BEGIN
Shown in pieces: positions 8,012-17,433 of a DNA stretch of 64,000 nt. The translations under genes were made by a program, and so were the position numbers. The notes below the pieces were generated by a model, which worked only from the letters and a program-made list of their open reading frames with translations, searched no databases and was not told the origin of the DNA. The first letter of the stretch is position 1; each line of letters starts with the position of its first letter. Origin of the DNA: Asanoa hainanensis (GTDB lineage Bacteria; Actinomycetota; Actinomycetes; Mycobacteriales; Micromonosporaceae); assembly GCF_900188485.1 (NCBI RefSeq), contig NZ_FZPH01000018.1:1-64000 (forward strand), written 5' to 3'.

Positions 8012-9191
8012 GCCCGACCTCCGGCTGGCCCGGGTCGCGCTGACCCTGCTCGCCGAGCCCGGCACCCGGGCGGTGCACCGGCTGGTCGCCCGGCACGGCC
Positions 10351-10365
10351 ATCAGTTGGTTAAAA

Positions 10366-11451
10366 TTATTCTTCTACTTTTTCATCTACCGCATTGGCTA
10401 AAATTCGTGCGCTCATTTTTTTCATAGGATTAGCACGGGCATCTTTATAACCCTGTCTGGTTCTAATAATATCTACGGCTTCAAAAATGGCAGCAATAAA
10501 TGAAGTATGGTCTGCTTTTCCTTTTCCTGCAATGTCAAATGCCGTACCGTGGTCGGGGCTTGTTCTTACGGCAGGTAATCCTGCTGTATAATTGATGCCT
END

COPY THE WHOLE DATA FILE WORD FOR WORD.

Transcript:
Shown in pieces: positions 8,012-17,433 of a DNA stretch of 64,000 nt. The translations under genes were made by a program, and so were the position numbers. The notes below the pieces were generated by a model, which worked only from the letters and a program-made list of their open reading frames with translations, searched no databases and was not told the origin of the DNA. The first letter of the stretch is position 1; each line of letters starts with the position of its first letter. Origin of the DNA: Asanoa hainanensis (GTDB lineage Bacteria; Actinomycetota; Actinomycetes; Mycobacteriales; Micromonosporaceae); assembly GCF_900188485.1 (NCBI RefSeq), contig NZ_FZPH01000018.1:1-64000 (forward strand), written 5' to 3'.

Positions 8012-9191
8012 GCCCGACCTCCGGCTGGCCCGGGTCGCGCTGACCCTGCTCGCCGAGCCCGGCACCCGGGCGGTGCACCGGCTGGTCGCCCGGCACGGCC
Positions 10351-10365
10351 ATCAGTTGGTTAAAA

Positions 10366-11451
10366 TTATTCTTCTACTTTTTCATCTACCGCATTGGCTA
10401 AAATTCGTGCGCTCATTTTTTTCATAGGATTAGCACGGGCATCTTTATAACCCTGTCTGGTTCTAATAATATCTACGGCTTCAAAAATGGCAGCAATAAA
10501 TGAAGTATGGTCTGCTTTTCCTTTTCCTGCAATGTCAAATGCCGTACCGTGGTCGGGGCTTGTTCTTACGGCAGGTAATCCTGCTGTATAATTGATGCCT